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Year Degree Awarded
New England's agriculture has been denounced repeatedly as backward and a failure, and some of the critics have been decidedly caustic and pessimistic In their outspokenness. One writer (l )• stated:
"New England's agriculture is a thing apart from Heir England. That group of states re ante the ultimate in industrial supremacy; broadly visualised, the agriculture therein stands for all that is retrogressive.
•Once the agricultural colossus of the nation, New England farming today is the Inspiration of gloom. For more than half a century the product has declined. The rural population, unable to endure, has migrated to the cities or to the fields of the west, leaving a serried rear-guard to keep up the fight. New England's Colonial and Revolutionary history and her wealth of manufacturing industry must be her boast. Her agriculture is a broken reed. *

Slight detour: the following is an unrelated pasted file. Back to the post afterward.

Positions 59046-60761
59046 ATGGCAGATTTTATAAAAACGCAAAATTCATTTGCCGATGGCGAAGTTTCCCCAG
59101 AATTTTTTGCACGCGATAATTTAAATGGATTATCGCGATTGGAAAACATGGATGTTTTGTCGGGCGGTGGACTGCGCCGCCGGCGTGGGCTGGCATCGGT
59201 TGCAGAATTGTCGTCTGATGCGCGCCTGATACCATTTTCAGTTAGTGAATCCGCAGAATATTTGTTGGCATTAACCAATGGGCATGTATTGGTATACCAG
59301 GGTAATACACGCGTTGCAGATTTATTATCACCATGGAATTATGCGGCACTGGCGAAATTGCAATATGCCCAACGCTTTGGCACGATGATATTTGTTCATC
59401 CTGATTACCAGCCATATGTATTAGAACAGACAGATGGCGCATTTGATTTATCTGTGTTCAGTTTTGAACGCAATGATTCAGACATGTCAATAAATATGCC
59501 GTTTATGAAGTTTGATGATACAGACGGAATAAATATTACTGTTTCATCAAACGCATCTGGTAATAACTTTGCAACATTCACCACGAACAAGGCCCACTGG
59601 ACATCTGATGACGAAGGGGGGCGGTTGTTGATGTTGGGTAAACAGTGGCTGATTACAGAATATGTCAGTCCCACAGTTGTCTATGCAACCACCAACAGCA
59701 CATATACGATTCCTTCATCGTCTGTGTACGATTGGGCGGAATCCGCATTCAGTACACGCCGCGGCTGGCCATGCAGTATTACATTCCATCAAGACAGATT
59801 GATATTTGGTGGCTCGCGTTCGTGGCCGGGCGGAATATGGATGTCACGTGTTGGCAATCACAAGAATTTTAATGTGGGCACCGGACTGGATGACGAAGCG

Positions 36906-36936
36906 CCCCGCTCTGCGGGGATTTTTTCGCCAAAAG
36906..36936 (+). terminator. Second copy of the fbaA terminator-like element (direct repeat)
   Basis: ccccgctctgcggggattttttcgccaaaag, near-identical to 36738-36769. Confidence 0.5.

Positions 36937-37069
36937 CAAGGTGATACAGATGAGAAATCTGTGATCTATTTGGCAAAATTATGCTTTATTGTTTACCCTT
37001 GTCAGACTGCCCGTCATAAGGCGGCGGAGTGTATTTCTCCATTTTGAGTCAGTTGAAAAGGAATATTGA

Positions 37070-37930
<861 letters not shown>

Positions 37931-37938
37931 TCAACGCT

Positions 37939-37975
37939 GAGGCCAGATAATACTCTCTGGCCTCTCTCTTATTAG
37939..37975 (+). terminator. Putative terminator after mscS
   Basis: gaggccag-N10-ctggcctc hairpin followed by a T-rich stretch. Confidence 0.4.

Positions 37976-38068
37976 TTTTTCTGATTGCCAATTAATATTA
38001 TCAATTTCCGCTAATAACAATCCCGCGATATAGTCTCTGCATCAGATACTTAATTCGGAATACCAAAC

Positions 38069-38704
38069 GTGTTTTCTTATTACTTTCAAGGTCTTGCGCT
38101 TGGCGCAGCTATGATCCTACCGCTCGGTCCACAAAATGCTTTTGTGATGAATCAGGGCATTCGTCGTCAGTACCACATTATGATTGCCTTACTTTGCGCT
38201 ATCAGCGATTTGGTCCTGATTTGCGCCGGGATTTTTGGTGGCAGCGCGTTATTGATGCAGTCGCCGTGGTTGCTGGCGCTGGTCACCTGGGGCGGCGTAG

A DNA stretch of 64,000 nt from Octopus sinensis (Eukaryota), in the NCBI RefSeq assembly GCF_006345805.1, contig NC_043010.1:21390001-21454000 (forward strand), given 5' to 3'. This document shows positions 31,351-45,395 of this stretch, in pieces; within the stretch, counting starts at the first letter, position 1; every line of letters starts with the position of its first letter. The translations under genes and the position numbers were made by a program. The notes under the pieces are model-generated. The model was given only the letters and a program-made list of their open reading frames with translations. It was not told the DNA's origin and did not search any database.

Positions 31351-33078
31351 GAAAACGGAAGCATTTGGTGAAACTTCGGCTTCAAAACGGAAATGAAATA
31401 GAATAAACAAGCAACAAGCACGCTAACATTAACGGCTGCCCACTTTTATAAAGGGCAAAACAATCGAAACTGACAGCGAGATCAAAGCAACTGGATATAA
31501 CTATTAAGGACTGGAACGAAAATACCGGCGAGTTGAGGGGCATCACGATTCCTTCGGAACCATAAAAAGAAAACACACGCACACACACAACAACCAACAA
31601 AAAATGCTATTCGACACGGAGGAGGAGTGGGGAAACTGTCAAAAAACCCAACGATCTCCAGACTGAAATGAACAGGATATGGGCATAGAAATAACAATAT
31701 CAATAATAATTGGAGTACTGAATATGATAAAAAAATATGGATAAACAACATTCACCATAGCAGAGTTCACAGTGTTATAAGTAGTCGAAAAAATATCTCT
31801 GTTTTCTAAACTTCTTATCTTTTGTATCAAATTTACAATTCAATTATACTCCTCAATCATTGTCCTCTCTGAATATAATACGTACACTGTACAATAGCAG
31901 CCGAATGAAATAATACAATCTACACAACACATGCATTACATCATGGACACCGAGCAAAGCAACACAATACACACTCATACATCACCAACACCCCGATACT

Elsewhere (3) he continued:
Outside the boundaries of Hew England, the belief prevails that these states are composed of series of abandoned farms with cultivated areas thrown in to break the monotony; that anybody can go in there and pick up a farm for a little more than a song.
He interviewed the secretary of the Connecticut Board of Agriculture who denied that such charges applied to his state; but official assurances from Washington Informed him that the state had some 300,000 acres of cut-over land and many neglected farms. Very frequently there appear in print statements to the effect that crops once raised extensively are seldom grown now in New England and yields are shrinking; that farm animal and their products are diminishing in number and amount; that farm products generally are inferior in quality and smaller in quantity than they should be; that the agricultural industry is becoming steadily less capable of sustaining Hew England's population; that rural population is declining in what were once prosperous agricultural sections; that the numbers of farmers and of farms are dwindling and that farm property is lessening in value.